If you have spent any amount of time on this blog you’ll pick up on the fact I’m a geek and I won’t deny it.
I grew up watching imported anime on Saturday mornings, playing video games, reading fantasy novels, and getting into intense discussions concerning all these with my friends. But, for a while I was not able to watch anime, either due to general busyness or lack of access.
Finally, in the last two years, I have been able to watch these shows again and I have been loving it (sometimes a little too much). And while it is an indulgence, I have used this interest to better my own stories. I use my observations of the animes to hone in on my own characters and worldbuilding. It is a practice that allows me to enjoy entertainment while also utilizing it.
Why Fullmetal Alchemist Brotherhood?
This leads me to Full Metal Alchemist. Earlier, I discussed Qrow from RWBY on this blog, and well, the RWBY community constantly brings up Fullmetal Alchemist (FMA) references in video comments because his voice actor plays Ed in FMA. So after about a year of hearing how great it was by people with similar tastes, I finally decided to check it out.
The only version I was able to find was FMA: Brotherhood, and while I was hesitant at first because I knew it wasn’t the original anime, after some research I discovered that it is closer to the story of the manga and jumped right into watching it.
I am currently in the middle of the series (so no spoilers in the comments please) and here are the five reasons I am loving it and three things I wish were better. I’m going to keep this somewhat vague as I hate to give away too many spoilers.
- I’m emotionally invested – Ed is actually a decent example of a teenager who is brilliant, but is also not as smart as he thinks he is. He and his brother Al are desperately trying to get their bodies back after a failed attempt to resurrect their mother. This is already a great set up to a story, with a main character driven by pain and a mission of redemption, but the best part is he’s not the only one. As the series progresses we get a glimpse of the psyche behind Colonel Mustang and his assistant Hawkeye.
- Insurmountable odds – Our main characters are up against seemingly all powerful enemies, but even in the face of this there are glimpses of hope.
- Nuanced baddies – Well, not all of them (see below). But there is at least one a couple baddies who seem to have more motivations than their face value.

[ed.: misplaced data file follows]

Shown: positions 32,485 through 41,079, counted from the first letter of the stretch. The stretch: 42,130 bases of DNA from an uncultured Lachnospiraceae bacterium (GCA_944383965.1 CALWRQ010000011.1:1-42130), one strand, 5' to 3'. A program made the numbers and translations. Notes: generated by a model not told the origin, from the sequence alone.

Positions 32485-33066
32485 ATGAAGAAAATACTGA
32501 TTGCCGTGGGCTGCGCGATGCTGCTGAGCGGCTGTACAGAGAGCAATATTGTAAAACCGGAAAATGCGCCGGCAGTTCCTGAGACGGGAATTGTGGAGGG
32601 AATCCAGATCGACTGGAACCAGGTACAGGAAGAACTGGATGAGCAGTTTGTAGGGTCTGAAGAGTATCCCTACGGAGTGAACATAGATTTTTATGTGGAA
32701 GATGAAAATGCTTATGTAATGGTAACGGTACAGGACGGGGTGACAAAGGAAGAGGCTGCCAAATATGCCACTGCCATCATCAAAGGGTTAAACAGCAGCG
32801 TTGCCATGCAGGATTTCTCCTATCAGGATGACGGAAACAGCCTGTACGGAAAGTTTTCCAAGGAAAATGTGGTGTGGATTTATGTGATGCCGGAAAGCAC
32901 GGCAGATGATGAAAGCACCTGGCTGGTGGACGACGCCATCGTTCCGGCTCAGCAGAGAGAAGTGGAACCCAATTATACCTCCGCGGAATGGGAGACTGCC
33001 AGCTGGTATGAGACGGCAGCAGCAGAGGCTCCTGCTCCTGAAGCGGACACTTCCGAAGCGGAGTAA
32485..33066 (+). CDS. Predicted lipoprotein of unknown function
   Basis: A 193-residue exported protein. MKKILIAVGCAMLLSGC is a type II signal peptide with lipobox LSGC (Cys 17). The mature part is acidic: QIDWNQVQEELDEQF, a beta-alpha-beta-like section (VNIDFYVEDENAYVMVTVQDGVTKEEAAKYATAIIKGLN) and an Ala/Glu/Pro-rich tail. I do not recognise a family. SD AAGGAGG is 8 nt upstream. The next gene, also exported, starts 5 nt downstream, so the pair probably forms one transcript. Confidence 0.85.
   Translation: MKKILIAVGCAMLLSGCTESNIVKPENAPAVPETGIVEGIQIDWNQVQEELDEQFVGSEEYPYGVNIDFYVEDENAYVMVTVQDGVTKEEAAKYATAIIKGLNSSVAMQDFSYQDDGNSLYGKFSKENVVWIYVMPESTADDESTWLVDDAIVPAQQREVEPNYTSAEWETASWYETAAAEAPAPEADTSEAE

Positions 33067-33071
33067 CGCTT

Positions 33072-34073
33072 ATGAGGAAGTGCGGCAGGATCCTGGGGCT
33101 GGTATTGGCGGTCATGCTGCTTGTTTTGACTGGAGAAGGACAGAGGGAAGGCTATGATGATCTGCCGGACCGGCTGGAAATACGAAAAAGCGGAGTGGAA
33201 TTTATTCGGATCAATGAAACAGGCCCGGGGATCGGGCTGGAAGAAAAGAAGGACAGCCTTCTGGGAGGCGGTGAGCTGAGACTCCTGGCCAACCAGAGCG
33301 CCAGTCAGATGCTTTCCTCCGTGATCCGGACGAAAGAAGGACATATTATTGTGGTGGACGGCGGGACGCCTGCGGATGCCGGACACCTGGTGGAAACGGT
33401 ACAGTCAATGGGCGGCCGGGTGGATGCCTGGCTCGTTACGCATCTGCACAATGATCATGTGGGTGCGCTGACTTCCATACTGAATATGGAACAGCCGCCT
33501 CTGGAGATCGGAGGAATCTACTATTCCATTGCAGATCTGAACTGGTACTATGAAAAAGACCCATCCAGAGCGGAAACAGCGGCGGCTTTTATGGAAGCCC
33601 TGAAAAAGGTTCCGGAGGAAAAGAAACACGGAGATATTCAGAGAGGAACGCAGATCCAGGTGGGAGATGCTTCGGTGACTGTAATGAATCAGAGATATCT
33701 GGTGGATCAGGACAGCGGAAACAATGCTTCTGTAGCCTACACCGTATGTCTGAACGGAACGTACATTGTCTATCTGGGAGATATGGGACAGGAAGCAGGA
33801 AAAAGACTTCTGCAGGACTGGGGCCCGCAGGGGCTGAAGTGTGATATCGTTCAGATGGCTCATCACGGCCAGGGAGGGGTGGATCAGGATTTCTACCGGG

- Setting – So far there aren’t as many plot holes or super powered heroes as I’ve seen in other anime like Kirito‘s character in SAO (though I am disappointed in a few times where it seems the main characters too easily get out of a tight situation). I consider this a positive. There are also several countries and cultures at play that serve to spice up the main story.
- Complexity – A few episodes in, it became clear the story would revolve around not just the Elrich brothers but also the rest of the cast. I love this sort of story telling where we get a glimpse at the larger chess game being played out instead of a focus on just a couple of characters.
- Winry – I’m annoyed Winry has not played a larger role in the story, though I’m holding out hope that her part will expand in the last half of the story. She has grit but also a soft side, and I’m very interested to see what she would do if she gets caught in a real fight.
- Pacing – There are a few sections of info dumping through flashbacks (most of what was revealed I had already pieced together from the storytelling in the present). There are also several slow sections, which are good for character building, but not the part of the story I’m interested in at that moment.
- The bad guys – There’s a few characters I’m so ready to be done watching: Envy, Gluttony, and Lust this one goes out to you three. They’re more or less the most two dimensional of all the major players: evil for evil’s sake.
I was thinking the other day how story ideas come to me. I’m sure it’s not unique, but it can be frustrating.
Most of my ideas come to me in pieces: an observation here, a dream there, something someone said a long time ago, a smell that takes me back to another time and place. All of these I spin and weave together in my mind until something new comes along and it becomes more cohesive. The sort of idea I can spin a story around.
In some ways, it’s like a chef or a baker deducing what went into a finished piece from some small morsel of a bite.